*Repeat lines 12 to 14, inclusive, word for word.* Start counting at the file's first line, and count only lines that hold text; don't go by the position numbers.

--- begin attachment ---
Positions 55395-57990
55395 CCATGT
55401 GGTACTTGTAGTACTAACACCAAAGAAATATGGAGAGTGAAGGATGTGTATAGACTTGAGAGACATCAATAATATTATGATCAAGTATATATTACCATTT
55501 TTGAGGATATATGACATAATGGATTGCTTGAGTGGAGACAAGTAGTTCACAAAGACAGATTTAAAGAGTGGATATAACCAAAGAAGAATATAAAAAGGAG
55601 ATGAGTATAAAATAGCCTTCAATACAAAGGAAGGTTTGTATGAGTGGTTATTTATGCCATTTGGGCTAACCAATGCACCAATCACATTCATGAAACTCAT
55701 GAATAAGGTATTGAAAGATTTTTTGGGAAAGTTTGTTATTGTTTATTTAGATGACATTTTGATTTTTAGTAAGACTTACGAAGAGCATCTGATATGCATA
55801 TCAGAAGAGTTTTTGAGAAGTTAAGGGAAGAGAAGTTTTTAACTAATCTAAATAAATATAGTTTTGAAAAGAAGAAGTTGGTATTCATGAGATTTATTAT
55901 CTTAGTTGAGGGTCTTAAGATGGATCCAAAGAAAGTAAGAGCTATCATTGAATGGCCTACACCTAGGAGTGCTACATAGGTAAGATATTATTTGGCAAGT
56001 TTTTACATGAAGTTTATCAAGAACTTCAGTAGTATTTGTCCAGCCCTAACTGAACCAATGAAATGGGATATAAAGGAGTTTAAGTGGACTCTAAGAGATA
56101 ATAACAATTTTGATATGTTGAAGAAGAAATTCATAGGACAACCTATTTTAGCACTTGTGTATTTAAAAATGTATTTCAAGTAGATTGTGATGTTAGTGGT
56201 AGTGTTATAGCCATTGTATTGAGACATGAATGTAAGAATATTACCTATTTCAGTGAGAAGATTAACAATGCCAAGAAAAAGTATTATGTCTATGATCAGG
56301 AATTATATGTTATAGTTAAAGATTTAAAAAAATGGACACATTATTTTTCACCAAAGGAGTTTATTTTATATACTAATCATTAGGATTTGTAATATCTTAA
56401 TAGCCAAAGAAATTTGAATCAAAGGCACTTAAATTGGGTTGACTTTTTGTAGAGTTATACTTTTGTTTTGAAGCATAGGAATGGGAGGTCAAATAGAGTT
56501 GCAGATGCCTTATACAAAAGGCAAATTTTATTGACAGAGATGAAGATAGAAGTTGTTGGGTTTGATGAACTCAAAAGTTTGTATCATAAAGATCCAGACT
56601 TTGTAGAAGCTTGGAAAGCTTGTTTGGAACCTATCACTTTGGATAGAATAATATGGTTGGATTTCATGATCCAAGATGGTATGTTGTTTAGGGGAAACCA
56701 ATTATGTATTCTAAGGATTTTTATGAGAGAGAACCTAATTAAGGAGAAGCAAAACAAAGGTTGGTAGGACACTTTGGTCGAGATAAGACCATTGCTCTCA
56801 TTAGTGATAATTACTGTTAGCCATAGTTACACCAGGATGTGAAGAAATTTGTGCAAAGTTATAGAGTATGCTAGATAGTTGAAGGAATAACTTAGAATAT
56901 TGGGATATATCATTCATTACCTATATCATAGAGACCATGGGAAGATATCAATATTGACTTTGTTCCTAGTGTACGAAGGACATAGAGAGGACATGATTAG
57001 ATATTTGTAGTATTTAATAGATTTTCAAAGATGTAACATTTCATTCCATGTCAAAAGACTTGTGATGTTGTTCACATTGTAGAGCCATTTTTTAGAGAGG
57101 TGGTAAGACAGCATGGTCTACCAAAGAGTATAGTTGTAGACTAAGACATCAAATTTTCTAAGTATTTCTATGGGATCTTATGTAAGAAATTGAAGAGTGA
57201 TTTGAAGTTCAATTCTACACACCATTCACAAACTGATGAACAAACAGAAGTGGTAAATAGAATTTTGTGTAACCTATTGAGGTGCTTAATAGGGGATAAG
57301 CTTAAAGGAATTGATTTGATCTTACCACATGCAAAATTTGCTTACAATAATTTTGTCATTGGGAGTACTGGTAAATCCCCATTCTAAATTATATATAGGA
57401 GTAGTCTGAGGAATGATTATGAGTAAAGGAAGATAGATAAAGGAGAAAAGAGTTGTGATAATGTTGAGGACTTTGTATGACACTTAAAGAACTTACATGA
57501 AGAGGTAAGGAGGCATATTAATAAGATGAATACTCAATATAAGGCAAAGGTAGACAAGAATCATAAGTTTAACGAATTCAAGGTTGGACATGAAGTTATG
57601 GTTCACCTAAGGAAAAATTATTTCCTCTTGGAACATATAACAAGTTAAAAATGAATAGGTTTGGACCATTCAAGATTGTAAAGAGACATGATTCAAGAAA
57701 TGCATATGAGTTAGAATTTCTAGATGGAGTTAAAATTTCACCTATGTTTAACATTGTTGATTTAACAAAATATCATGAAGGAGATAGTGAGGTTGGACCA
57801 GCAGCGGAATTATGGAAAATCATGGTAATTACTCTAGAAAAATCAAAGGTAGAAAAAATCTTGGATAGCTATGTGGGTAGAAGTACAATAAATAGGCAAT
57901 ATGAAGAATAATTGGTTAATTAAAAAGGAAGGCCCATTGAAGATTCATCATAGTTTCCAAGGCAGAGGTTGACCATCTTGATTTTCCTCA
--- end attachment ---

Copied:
56301 AATTATATGTTATAGTTAAAGATTTAAAAAAATGGACACATTATTTTTCACCAAAGGAGTTTATTTTATATACTAATCATTAGGATTTGTAATATCTTAA
56401 TAGCCAAAGAAATTTGAATCAAAGGCACTTAAATTGGGTTGACTTTTTGTAGAGTTATACTTTTGTTTTGAAGCATAGGAATGGGAGGTCAAATAGAGTT
56501 GCAGATGCCTTATACAAAAGGCAAATTTTATTGACAGAGATGAAGATAGAAGTTGTTGGGTTTGATGAACTCAAAAGTTTGTATCATAAAGATCCAGACT